“Who’s on First?” — RE Edition
It’s not quite as confusing as Abbott and Costello’s “Who’s on First?” routine . . . but it’s not exactly clear either. Hopefully, the following definitions shed a little light on real estate’s most confusing terms.
“Buyer’s Agent”: the agent who represents the Buyer.
“Listing Agent”: the agent who represents the Seller.
“Selling Agent”: what the Buyer’s agent is called after the deal has closed.
“Sold sign” (in front of house): actually means “Pending.” Once the house has sold — i.e., title has transferred — the sign is removed and the home becomes a “closed” sale.
“Pending”: a home that is under contract, but hasn’t closed yet.
“Sold, subject to inspection“: precedes “Pending” status. Once any inspection issues have been resolved, the home becomes “pending.”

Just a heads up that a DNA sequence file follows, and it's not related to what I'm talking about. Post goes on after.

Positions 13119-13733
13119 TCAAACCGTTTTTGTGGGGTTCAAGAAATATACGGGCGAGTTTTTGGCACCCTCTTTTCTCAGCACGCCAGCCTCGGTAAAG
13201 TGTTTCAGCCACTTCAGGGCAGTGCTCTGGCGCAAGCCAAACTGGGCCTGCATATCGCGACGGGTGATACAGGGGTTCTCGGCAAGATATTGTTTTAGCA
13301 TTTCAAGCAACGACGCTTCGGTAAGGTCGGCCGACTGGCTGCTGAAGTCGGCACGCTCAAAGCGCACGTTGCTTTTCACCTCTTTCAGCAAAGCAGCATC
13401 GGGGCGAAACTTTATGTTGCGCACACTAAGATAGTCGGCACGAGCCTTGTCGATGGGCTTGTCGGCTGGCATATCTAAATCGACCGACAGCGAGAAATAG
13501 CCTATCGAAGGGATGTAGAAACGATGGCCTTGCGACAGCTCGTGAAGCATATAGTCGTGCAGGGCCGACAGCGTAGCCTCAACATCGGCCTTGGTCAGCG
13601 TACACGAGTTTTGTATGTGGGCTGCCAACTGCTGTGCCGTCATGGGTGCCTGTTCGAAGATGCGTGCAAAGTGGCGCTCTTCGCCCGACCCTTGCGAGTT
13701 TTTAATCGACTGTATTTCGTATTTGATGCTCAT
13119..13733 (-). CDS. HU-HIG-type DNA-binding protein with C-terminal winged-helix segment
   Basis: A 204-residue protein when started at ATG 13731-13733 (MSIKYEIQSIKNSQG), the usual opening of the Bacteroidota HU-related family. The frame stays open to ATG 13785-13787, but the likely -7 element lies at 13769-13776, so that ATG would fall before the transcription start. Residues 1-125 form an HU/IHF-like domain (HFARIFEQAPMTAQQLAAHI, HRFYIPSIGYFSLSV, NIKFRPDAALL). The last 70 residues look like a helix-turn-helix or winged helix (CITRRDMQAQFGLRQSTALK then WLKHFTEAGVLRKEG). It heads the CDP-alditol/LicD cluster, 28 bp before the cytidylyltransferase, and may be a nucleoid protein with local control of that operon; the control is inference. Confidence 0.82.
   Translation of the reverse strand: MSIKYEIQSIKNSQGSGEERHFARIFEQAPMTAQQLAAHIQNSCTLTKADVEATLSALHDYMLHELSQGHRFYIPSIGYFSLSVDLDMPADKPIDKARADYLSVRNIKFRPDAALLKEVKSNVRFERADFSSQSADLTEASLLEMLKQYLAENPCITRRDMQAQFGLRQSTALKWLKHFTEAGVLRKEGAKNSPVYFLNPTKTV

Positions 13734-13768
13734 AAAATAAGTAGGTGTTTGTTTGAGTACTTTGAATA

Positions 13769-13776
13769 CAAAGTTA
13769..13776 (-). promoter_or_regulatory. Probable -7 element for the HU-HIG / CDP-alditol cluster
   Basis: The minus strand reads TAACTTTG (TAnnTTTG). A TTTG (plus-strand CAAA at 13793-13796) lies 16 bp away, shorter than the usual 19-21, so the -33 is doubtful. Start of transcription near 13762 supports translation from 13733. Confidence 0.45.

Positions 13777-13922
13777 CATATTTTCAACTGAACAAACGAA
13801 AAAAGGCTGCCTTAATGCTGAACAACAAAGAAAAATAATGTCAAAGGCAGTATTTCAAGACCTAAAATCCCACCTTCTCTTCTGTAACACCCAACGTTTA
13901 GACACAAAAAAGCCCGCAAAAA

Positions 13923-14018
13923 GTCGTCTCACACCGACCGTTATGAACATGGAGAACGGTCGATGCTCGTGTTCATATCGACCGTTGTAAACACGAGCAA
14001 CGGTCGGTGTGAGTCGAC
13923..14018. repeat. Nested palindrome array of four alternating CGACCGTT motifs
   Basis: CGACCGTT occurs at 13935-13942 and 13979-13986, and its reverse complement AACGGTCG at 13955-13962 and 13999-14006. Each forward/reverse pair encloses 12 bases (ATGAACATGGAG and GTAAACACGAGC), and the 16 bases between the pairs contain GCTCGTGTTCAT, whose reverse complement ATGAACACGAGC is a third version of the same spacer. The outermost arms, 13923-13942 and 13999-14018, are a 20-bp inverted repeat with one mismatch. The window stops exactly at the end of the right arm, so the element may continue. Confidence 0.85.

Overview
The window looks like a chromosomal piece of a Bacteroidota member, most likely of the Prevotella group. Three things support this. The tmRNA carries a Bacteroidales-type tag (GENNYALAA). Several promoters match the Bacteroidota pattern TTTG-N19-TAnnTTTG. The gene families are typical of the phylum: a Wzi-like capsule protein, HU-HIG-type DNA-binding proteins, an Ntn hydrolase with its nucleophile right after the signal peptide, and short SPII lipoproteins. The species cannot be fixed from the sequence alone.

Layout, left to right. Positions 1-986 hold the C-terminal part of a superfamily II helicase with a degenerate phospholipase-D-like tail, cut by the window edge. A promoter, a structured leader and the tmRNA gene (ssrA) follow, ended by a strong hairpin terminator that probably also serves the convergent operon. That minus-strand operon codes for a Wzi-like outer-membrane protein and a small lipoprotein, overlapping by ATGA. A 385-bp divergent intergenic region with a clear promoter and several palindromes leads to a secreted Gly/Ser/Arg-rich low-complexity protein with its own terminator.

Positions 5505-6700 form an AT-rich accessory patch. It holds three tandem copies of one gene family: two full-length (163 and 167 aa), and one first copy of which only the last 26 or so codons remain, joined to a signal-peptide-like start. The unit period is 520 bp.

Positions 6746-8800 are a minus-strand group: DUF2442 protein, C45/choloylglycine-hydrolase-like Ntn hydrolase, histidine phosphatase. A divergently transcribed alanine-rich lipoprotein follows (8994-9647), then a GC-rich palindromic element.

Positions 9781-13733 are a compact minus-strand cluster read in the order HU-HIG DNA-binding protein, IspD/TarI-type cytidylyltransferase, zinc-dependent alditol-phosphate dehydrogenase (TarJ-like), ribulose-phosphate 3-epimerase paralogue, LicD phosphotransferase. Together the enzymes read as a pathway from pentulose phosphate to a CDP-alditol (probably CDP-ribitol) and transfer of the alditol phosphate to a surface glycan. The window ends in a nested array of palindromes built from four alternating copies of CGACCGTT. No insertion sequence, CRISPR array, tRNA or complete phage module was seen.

“Broker”: the company who the Agent or Realtor (synonyms) works for. Some are franchises, like RE/Max, others are not (Edina Realty).
“Preview”: when a Realtor tours a home without a client along.
“Showing“: when a Realtor tours a home with their client(s).
“Median Sales Price”: middle value in a group. For example, if a $200k, $250k, $275k, $400k and $2M home all sell, the median sales price is $275k.
“Average Sales Price”: in the previous example, the average sales price is $625k.
“Condo“: an apartment that is owned.
“Highest and Best“: Highest offer, best terms.
“Traditional sale“: a normal or routine sale (vs. one that’s “lender-mediated,” i.e. a bank — or many banks — are involved).
S&P/Case-Shiller methodology: a complete mystery to everyone but them (but widely cited nonetheless).
If you want to know what a short sale is . . . call me (the term’s a complete misnomer; personally, I prefer the term, “long sale”).